2. Consideration: The customer researches and considers one or multiple products.
  3. Purchase: The customer purchases a product.
  4. Retention: The customer finds the product useful or enjoyable and purchases with the business again. 
  5. Advocacy: The customer recommends the business/products to others. 

Let’s look at these stages in more detail. In the below example, a customer purchases a new t-shirt online. Notice how the business meets or exceeds the customer’s needs and expectations at each step of the journey, leading to a seamless customer experience that results in customer satisfaction, loyalty, and advocacy. 


1. The customer browses social media. 

2. The customer sees a t-shirt advertised by a company. 


3. The customer visits the site and reads the reviews. 

4. The customer connects with customer service on live chat to ask a question about sizing. 


5. Happy with the answer to their query, the customer is offered the chance to purchase the t-shirt with the agent. They accept.

6. The customer is asked for feedback on customer service. They are happy and give a positive response. 

7. The t-shirt arrives on time with some extra goodies, and the customer loves their purchase.


8. The customer receives a free discount voucher via email as a thank you for their order. 

9. When they are updated on a new product, the customer explores the site again. They purchase a new item using their discount and receive the same excellent service.


10. The customer leaves a glowing review and recommends the product to others after enjoying such a great experience.

As we can see, there’s several stages in this example where the business has aimed to make it as easy as possible for the customer to discover their products, learn about them, buy them, and enjoy them. 

Ultimately, making the customer journey as easy as possible is all about reducing obstacles that create friction or tension. For instance, say the customer in the above example had a question about product sizing. If the company had no customer service contact channels to speak of, this customer obstacle might’ve ended the customer’s journey right there – without a purchase.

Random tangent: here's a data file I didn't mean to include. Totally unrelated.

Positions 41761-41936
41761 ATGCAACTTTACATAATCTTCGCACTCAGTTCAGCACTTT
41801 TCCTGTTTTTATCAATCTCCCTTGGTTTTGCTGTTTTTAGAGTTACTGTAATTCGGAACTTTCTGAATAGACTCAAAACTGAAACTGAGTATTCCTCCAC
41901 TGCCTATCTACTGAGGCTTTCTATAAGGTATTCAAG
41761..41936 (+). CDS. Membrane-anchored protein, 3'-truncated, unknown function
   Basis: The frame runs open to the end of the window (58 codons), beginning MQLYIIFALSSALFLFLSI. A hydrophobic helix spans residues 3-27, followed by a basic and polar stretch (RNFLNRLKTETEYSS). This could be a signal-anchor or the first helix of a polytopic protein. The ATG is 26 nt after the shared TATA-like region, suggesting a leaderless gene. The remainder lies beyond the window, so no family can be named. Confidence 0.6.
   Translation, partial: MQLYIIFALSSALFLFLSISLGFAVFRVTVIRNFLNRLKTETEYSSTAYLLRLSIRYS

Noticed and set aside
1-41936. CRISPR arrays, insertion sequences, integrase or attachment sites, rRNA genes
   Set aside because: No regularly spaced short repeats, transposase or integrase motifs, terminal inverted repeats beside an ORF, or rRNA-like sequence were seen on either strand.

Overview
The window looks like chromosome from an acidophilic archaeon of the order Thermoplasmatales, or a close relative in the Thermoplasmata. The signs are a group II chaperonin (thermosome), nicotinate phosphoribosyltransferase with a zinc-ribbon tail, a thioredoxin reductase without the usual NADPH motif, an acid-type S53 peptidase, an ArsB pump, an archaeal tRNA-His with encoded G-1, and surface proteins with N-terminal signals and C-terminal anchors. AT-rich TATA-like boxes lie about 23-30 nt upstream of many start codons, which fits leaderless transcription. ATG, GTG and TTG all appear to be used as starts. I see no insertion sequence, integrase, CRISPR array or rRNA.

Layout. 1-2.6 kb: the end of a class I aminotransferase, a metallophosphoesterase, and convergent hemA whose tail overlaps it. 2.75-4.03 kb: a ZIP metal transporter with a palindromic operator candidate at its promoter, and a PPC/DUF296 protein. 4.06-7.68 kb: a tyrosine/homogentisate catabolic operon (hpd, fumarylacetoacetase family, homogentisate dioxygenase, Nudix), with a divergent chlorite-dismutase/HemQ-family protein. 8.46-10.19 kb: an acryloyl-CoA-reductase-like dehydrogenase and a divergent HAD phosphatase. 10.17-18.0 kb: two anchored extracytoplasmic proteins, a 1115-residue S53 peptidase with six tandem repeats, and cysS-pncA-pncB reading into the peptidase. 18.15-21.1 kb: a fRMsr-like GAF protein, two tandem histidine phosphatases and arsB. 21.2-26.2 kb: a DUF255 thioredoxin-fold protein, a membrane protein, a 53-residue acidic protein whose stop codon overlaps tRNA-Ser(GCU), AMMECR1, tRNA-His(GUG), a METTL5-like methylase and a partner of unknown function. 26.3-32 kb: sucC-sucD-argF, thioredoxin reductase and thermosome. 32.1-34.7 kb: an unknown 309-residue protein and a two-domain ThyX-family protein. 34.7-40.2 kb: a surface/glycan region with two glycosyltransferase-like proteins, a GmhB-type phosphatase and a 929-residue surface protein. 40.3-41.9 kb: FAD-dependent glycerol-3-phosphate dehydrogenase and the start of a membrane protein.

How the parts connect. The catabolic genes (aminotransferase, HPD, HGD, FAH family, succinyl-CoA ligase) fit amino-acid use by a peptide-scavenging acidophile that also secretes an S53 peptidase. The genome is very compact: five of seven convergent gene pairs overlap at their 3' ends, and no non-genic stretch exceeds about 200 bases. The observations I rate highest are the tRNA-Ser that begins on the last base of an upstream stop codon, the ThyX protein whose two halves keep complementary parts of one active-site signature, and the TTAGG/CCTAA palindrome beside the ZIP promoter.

There are many obstacles a customer can face during their journey with many different solutions available. Still, if you start to recognise and rectify these obstacles now, your customer journey and the overall customer experience is only going to benefit. 

Let’s take a look at a case study to see how a fashion retailer adopted a new contact channel to tackle a very large obstacle for their customers: the temporary closure of stores due to the Covid pandemic.

Case study: Lululemon and video chat

Between 2019 and 2020, Canadian athleisure retailer Lululemon saw a staggering 40% increase in brand value. The secret to their colossal success was making their customers’ purchases as easy as possible, all through offering a seamless customer experience online.

This approach continued even during the Covid pandemic. While other companies failed to adapt, Lululemon quickly realised that their customers were facing a new obstacle: with stores and shopping centres being closed the world over, customers who wanted a personal customer service experience were being failed online. It was an obstacle that could’ve undoubtedly damaged the company’s bottom line – like it has with so many other businesses worldwide.